Thirslund also explained how a viking would use the tools to map an unknown latitude. He said to hold the sun shadow board horizontally. Holding the plate horizontally will cause the gnomon to stand vertically. When the sun hits the gnonom in the center of the plate, it will cast a shadow across the surface of the sun shadow board. On the sun shadow board, mark the edge of the shadow cast by the gnomon. Mark it every hour from sunup till sundown, then inscribe a line connecting the points. It will make hyperbolic curve. This line is known as the gnomon line.

When a Viking navigator wanted to find that same latitude in the future, he kept the tip of the shadow on that line. If the shadow of the gnomon extended past the gnomon line, he knew he was too far north of his desired latitude. If the shadow of the gnomon fell short of the gnomon line, the navigator knew he was too far south, and he would steer his ship to the correct latitude, acording to Thirslund.

Of course, the gnomic line depends on three variables: the navigator’s latitude, the sun’s declination (its height above the celestial equator) and the height of the gnomon.

However, there were difficulties with the vikings' methods, Thirslund said. The sun will be at different heights above the southern horizon at different times of the year. It will be higher during the summer solstice than during the equinox and lower still at the winter solstice, so the shadow that falls across the sun shadow board when the Vikings embarked across the Atlantic in April, would fall shorter across the sun shadow board in June even though the Vikings were still on the same latitude.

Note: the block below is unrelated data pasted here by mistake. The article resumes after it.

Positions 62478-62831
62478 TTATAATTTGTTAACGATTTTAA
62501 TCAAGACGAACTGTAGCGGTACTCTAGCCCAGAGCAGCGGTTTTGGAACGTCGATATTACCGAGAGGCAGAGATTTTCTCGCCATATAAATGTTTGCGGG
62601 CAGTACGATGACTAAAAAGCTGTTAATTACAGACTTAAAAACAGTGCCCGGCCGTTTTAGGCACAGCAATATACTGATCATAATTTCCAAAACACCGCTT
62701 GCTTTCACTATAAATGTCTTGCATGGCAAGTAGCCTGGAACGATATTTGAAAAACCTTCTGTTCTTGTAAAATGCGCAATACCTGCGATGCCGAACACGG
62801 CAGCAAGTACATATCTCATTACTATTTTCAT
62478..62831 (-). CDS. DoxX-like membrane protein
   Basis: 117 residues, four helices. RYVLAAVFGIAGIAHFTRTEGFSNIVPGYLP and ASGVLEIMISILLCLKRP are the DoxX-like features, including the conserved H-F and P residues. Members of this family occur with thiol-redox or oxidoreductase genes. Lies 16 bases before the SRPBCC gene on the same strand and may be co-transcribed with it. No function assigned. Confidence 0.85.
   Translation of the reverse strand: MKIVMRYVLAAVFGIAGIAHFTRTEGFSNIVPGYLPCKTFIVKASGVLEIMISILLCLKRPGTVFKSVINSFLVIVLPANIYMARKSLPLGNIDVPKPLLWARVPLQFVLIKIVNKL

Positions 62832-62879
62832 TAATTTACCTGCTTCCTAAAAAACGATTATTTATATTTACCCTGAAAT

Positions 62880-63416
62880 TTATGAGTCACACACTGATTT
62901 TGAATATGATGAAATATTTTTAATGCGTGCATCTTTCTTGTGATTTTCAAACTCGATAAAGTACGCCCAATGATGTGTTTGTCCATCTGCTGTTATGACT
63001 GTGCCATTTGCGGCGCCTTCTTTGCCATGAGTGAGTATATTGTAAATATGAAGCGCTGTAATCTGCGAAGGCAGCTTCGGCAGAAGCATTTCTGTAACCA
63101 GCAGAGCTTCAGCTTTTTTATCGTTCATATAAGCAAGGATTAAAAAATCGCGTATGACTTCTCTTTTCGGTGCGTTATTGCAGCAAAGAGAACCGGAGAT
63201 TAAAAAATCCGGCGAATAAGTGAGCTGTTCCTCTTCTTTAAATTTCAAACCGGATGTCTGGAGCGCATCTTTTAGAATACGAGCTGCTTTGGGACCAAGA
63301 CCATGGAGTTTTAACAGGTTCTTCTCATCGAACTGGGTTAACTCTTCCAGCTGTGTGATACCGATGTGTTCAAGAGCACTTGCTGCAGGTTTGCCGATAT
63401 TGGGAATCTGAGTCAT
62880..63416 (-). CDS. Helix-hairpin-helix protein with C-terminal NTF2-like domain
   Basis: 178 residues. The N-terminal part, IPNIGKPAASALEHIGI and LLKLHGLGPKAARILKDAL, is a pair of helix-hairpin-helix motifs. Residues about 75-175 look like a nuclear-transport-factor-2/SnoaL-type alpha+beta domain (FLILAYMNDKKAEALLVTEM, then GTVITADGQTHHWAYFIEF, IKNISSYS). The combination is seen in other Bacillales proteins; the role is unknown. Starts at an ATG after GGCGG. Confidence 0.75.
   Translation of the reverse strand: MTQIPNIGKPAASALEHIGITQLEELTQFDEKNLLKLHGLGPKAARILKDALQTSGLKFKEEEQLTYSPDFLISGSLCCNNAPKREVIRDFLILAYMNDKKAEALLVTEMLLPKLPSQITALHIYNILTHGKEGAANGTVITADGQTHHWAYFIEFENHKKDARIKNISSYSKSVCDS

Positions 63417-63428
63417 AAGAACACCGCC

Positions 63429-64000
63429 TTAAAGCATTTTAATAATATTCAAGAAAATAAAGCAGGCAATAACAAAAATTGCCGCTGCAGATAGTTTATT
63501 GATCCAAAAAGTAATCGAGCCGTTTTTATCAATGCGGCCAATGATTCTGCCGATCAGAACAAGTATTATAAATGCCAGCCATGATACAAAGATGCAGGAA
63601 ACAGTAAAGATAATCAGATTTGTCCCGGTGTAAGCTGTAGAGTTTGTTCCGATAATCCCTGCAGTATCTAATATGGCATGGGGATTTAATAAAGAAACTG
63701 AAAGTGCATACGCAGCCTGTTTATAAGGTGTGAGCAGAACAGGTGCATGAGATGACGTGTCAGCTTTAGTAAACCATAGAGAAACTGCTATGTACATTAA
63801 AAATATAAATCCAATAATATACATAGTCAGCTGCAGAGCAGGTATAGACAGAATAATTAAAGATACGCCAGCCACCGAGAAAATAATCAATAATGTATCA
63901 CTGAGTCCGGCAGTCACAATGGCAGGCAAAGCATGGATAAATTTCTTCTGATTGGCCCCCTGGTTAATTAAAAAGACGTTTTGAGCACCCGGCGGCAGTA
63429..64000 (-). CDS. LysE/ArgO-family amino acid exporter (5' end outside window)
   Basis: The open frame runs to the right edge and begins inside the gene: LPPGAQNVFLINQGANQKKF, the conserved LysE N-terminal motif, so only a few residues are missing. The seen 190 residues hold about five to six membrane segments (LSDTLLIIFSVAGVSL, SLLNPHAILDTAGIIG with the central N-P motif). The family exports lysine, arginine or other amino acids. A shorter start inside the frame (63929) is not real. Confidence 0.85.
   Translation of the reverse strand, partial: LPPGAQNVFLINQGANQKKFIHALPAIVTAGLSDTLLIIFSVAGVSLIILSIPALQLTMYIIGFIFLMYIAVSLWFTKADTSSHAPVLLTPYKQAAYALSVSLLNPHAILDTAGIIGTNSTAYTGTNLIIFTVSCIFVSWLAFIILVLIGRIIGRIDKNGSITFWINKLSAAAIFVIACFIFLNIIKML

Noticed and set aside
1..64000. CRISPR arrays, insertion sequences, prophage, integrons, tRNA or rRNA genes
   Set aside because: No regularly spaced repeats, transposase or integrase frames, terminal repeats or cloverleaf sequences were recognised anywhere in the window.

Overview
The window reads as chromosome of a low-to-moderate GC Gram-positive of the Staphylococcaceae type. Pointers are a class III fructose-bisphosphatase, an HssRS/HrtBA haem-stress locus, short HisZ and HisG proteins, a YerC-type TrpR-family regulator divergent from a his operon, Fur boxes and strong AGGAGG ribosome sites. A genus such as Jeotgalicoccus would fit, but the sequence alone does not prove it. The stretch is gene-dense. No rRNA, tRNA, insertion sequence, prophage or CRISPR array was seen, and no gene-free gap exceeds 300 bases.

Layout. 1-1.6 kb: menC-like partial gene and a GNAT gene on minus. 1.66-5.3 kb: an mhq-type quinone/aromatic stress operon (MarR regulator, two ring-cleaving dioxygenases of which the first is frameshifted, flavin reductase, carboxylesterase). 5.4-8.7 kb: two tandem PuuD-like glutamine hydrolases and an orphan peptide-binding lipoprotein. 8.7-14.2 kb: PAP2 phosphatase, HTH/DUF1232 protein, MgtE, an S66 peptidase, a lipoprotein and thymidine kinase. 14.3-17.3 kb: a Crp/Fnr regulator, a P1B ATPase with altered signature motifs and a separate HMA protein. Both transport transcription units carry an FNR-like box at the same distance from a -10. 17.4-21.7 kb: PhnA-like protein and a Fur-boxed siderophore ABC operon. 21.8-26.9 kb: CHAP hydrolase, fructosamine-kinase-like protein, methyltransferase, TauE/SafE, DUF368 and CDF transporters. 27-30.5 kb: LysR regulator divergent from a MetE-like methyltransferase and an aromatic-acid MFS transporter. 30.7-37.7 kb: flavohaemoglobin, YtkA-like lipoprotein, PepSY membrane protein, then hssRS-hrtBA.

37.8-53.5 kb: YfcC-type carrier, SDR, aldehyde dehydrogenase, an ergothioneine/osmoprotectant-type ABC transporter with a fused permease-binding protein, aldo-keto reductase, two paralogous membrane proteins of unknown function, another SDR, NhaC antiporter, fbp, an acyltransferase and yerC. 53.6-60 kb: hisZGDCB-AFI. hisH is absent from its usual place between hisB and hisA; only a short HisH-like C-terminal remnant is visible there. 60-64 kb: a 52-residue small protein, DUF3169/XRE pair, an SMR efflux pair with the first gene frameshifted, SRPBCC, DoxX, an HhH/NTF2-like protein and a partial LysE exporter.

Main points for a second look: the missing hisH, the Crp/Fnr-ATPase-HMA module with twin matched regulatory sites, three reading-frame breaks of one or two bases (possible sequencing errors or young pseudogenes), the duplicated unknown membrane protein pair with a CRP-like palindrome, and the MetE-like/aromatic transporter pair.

In the 1940s and 1950s, flight navigators from Scandinavian Airlines used technology similar to the Viking sunstone to help them navigate across the North Pole. They called their invention the sky compass.

Vikings took the seasonal variances into consideration while navigating and most likely used different length gnomons in their sun shadow boards to compensate for the sun’s varying height, Thirslund wrote.

However, measuring your latitude using such primitive methods on a pitching ship could be a difficult task because to take an accurate reading the sun compass must be kept level. To accomplish this, Thirslund writes, the navigator held the sun compass floating in a tub of water, and the tub held off the surface of the rolling, pitching ship by the crew who held it as steady as they could.

The sun compass, used by a competent navigator, is amazingly efficient, but Norse sailors traveling in the far north latitudes could easily go days, or even weeks, in weather too cloudy to allow the sun to cast a shadow. The Vikings compensated for this with the use of what they called a sunstone.